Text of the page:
Dr. Melissa Root 26:28
And I've been fortunate I've got a fabulous designer, because I've got so different persons designing what it looks like, her name is Allie Marsh, she's out of old line, she does a fantastic job. And she's gives me a quick turnaround, right? So somebody wants to co brand with me, she'll come up with a few designs, I show it to them, they decide which one they want. I send that to the manufacturer, they produce it and that you know, you're talking to the shipping company to how is it getting here? Is it being flown? Is it being shipped in by boat? You know, it's, it's all these different components that you need to look at. That's what makes business ownership fun, right? You're always learning, right? You're always there's something new, there's something different. There's some new input, there's some way to change. And as you guys know, a lot of people will give you advice. When you own a business. It's not always asked for it's not always helpful. I had one person tell me Oh, don't open your own business. Like I failed that my don't do. It was like, Thank you. Thank you for that support. Appreciate that was helpful. But anyway, the point being, it's, it's fun when you get into it, I do. But I seek feedback from my, my consumers, right? My clients, I sell direct to people and I also sell business to business. So I'd do both sides of it. And so I always do follow up with people, I send out surveys, I will call my business contacts, how's it working? You know, what feedback are you getting? And once you get that kind of feedback, it's great to throw up on your website, it's free to use in your you know, in testimonials, it's or it's a great way to adjust what you're doing in your product.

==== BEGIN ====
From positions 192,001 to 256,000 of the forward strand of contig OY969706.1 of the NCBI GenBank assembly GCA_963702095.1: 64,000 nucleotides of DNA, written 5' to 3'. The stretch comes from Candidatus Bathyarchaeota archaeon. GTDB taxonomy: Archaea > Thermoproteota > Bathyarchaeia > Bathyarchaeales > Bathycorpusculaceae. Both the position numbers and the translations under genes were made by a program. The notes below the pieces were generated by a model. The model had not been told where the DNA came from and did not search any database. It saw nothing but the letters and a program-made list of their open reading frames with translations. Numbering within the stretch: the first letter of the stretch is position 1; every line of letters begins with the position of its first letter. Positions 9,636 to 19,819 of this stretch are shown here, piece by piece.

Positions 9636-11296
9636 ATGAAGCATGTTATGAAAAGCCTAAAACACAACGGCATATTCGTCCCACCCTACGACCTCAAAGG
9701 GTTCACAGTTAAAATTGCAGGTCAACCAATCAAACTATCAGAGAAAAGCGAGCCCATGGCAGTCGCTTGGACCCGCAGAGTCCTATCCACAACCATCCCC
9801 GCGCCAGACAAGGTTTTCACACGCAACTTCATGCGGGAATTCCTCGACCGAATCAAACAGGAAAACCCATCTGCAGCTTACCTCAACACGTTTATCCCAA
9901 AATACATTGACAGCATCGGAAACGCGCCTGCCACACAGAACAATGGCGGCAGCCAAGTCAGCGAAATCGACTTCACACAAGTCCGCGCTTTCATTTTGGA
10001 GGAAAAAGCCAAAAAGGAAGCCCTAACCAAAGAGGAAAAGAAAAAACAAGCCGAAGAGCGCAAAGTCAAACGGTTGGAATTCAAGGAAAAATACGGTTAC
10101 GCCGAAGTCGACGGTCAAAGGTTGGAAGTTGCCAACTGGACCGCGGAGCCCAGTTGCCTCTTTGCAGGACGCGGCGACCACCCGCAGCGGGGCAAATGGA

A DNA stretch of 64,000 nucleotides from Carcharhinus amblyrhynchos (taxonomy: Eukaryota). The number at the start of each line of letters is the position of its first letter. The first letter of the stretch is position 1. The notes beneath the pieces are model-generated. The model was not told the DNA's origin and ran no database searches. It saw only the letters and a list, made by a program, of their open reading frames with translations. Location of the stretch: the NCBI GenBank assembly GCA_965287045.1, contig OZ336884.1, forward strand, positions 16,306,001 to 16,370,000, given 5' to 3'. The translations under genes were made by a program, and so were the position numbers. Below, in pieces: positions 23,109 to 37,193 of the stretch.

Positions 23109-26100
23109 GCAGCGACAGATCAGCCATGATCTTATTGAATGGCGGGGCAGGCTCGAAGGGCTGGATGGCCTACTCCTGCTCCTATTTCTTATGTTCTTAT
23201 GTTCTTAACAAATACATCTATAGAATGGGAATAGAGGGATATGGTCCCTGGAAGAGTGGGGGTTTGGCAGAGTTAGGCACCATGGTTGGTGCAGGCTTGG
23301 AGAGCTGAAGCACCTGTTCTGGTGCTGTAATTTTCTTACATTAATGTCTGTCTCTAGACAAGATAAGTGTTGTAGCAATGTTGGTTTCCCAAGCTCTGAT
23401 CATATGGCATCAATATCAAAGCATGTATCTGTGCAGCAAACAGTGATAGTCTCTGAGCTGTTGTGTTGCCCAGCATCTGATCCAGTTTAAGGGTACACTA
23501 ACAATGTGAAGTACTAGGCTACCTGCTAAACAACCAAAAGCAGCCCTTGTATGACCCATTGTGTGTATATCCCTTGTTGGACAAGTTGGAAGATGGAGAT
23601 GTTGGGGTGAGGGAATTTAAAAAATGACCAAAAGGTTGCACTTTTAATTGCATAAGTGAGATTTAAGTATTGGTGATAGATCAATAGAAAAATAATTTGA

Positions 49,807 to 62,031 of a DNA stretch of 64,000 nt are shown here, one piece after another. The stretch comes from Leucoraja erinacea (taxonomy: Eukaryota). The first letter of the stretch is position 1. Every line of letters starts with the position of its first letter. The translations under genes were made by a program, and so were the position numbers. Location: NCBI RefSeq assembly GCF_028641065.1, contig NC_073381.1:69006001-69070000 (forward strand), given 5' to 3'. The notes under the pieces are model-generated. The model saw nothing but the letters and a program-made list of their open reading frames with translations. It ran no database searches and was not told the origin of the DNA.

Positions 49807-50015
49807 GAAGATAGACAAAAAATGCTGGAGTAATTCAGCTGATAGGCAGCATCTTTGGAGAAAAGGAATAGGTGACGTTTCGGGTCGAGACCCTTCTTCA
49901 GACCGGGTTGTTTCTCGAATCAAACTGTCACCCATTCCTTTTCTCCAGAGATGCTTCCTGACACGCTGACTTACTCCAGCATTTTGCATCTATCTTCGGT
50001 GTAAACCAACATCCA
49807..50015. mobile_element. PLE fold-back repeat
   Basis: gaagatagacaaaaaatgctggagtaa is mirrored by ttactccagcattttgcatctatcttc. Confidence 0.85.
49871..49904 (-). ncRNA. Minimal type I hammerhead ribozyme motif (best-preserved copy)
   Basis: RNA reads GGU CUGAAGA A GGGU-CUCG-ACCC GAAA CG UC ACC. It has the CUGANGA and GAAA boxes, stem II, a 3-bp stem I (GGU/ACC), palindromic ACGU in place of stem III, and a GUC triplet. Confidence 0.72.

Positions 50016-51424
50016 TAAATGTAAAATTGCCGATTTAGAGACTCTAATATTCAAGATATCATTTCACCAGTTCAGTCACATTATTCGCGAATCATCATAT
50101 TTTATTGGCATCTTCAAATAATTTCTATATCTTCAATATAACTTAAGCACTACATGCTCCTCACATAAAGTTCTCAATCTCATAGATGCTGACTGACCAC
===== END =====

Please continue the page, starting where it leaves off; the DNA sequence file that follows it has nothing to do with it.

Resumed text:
Russ Harlow 28:10
So is useful. Sounds like a stressful process. Now, you know how to handle stress? Well, yeah, I think that's probably a huge benefit. So like a rockstar. Love it. So then what's next? And how do you start to kind of scale that? And how does it work in conjunction with your consulting as well.
Dr. Melissa Root 28:38